Govt shifts iron-ore emphasis from corporate rights to national interest
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Govt shifts iron-ore emphasis from corporate rights to national interest

The South African government moved on Thursday to further shift the emphasis in the ongoing dispute between Kumba Iron Ore (KIO) and ArcelorMittal South Africa (AMSA) beyond the realm of corporate and legal rights, to one that was also sensitive to South Africa’s national interests.

The State’s bid to influence the tone of the discussion began in earnest last Friday, when Trade and Industry Minister Dr Rob Davies made a public offer to mediate in the escalating conflict – this after AMSA threatened to shut capacity and retrench up to 4 000 of its 10 000 workers should KIO proceed with a pay-and-take pricing model as from August 1.

The strategy was further consolidated by Monday’s “constructive engagement”, which involved Davies, Mineral Resources Minister Susan Shabangu, Economic Development Minister Ebrahim Patel, as well as AMSA CEO Nonkululeko Nyembezi-Heita and KIO CEO Chris Griffith. After the Pretoria meeting, government said that all the participants had committed themselves to reaching an agreement that would “put the country first”.

However, Engineering News Online understands that government and the governing African National Congress have, for some time, been considering ways to intervene, particularly owing to the fact that the dispute had the potential to undermine government policies in the area of minerals beneficiation and industrialisation.

That opportunity arose when the tussle threatened to spill over beyond the steel industry at the very moment when government had reach internal alignment around its developmental goals in the area of steel pricing – a process that seemingly was given impetus by public disquiet over the Department of Mineral Resources (DMR) decision to grant prospecting rights at Sishen to a little-know, yet well-connected, resources company.

In a statement issued jointly by Davies, Shabangu and Patel on Thursday, government moved to reinforce its position, which was reportedly also canvassed at the Cabinet lekgotla, by noting that an interim pricing resolution between AMSA and KIO had not resolved “critical issues arising from the dispute”.

Earlier in the day, KIO and AMSA announced that they had agreed to an interim pricing agreement, retrospective to March 1, 2010, that would endure until July 31, 2011, while dispute settlement processes were pursued.

AMSA would pay a fixed $50/t of iron-ore delivered to Saldanha Steel, and $70/t for iron-ore delivered to AMSA’s inland plants. AMSA would be entitled to purchase a maximum of 520 000 t/m, with a maximum of 125 000 t/m for Saldanha Steel. Any additional tonnage would be procured at the prevailing spot price, based on export parity prices.

In its statement, government stressed that the 2001 unbundling of Iscor, while having been pursued under the now commercial contract, had also involved two core public developmental obligations:
– To ensure the viability and cost competitiveness of local steel production; and
– To ensure a competitive steel pricing regime to support the development and deepening of value-added manufactured products in downstream industries.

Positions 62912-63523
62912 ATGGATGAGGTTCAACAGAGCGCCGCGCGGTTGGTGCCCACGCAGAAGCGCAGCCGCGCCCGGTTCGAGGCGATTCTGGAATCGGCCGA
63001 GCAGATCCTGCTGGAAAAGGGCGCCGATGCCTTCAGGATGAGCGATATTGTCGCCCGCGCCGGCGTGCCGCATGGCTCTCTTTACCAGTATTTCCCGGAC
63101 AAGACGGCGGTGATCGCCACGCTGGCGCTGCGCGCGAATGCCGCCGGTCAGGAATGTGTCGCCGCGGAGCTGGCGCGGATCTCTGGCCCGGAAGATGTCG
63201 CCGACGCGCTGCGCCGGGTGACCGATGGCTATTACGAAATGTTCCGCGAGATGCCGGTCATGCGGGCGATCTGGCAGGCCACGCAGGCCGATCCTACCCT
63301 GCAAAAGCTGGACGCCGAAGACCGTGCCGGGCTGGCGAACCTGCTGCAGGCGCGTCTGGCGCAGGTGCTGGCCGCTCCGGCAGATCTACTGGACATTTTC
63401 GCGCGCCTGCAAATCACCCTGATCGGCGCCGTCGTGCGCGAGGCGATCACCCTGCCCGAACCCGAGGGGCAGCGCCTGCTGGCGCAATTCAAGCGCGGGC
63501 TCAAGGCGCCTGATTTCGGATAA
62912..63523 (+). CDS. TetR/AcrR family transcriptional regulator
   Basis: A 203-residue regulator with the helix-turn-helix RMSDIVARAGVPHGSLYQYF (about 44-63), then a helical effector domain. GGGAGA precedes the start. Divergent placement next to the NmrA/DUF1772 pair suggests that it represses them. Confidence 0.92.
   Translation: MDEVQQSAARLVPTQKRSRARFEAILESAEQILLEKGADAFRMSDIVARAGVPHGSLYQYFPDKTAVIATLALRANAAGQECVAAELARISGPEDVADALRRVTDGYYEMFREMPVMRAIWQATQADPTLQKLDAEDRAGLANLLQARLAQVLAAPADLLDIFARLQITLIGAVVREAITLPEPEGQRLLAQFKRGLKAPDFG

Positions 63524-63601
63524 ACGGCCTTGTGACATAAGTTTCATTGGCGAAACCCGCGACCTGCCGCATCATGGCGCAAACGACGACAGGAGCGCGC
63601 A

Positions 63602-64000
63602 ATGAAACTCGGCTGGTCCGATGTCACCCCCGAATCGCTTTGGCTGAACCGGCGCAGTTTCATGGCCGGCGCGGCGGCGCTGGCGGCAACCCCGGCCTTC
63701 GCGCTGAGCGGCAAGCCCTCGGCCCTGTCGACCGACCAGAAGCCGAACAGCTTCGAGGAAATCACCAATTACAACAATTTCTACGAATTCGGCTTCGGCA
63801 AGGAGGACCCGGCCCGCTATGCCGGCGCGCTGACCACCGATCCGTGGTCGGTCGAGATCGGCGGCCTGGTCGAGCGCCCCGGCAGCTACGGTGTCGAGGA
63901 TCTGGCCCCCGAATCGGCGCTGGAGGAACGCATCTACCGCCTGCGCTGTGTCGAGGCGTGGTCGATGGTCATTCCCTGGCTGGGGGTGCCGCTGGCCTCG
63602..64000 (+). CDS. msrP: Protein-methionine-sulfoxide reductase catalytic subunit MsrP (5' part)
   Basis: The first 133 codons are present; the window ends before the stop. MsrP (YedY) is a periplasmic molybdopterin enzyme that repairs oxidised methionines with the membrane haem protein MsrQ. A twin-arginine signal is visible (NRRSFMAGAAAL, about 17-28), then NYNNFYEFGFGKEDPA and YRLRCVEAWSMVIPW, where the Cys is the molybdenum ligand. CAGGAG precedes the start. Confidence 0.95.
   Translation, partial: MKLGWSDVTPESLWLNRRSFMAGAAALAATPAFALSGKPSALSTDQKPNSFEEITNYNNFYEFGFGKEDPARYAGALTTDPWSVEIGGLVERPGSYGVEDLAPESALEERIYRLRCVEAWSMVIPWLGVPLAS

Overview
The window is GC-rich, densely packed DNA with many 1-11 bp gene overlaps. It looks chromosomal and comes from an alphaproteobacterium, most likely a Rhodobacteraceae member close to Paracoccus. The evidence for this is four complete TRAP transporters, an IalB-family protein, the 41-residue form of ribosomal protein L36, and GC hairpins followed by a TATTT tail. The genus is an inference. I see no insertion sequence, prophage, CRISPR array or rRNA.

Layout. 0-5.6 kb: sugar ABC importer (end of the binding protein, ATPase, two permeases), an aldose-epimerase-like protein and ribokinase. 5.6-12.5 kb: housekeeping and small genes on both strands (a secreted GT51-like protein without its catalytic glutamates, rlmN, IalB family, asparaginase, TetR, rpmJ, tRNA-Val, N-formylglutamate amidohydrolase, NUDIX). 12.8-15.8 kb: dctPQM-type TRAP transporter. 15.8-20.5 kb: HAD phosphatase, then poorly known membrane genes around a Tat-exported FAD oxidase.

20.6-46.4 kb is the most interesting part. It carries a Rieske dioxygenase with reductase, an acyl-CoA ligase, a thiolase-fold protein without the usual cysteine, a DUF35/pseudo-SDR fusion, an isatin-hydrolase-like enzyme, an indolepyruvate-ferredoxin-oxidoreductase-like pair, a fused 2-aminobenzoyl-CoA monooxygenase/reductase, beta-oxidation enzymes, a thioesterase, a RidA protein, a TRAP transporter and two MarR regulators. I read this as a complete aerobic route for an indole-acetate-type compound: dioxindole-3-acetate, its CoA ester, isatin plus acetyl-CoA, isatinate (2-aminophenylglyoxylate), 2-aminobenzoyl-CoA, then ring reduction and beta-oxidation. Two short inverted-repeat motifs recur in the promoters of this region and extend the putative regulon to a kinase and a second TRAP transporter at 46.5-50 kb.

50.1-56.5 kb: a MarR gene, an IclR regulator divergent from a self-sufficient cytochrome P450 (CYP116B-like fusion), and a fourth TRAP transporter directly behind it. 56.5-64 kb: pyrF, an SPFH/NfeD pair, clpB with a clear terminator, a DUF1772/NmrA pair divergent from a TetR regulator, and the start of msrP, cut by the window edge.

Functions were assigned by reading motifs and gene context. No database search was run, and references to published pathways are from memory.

Such “developmental outcomes” were in the “national interest”, government said, adding that they were also “critical to the success of the Industrial Policy Action Plan and a shift to a new more labour-absorbing growth path”.


“Government will use all tools available to it to ensure that these outcomes are realised,” Davies and Patel warned.

Engineering News Online understands that government will consider attaching conditions to the eventual granting the Sishen mineral rights, insisting that the iron-ore is used to support a competitive steel industry, which, in turn, passes these benefits on to steel consumers.

Also under consideration, is the imposition of export taxes on locally-mined iron-ore to further encourage beneficiation.

The Ministers said that a meeting would be held with stakeholders soon to assess the impact of the interim settlement on these long-term developmental objectives.

The Ministers would also seek to ensure that the settlement did not have a negative impact on the steel price in the short run and that in the long run the rents arising from South Africa’s mineral resources are used to develop the economy.


Davies had already lodged a formal complaint with the Competition Commission over AMSA’s recently-instituted iron-ore surcharge.

There were strong indications on Thursday that the controversial Sishen surcharge, which was implemented to part recovery the increase in iron-ore prices, would be withdrawn in the wake of the more hands-on approach being adopted by government.

An announcement was expected before the monthly price adjustments were announced, which are typically released to customers on the last working day of each calendar month.

No mention, however, was made about whether a second settlement might be in the offing between the Department of Mineral Resources (DMR) and KIO over the DMR’s granting of AMSA’s “lost” rights at Sishen to Imperial Crown Trading as “prospecting rights”.

DMR is reviewing whether the award was made properly following a complaint lodged by KIO. But that company had also instituted separate legal proceedings against the department as a further safeguard.

The case, which involves some politically well connected South African business people, is being closely watched by the international resources industry, which is concerned that the DMR’s actions, which some hold were unduly influenced, could impact the security of other mineral rights in the country.


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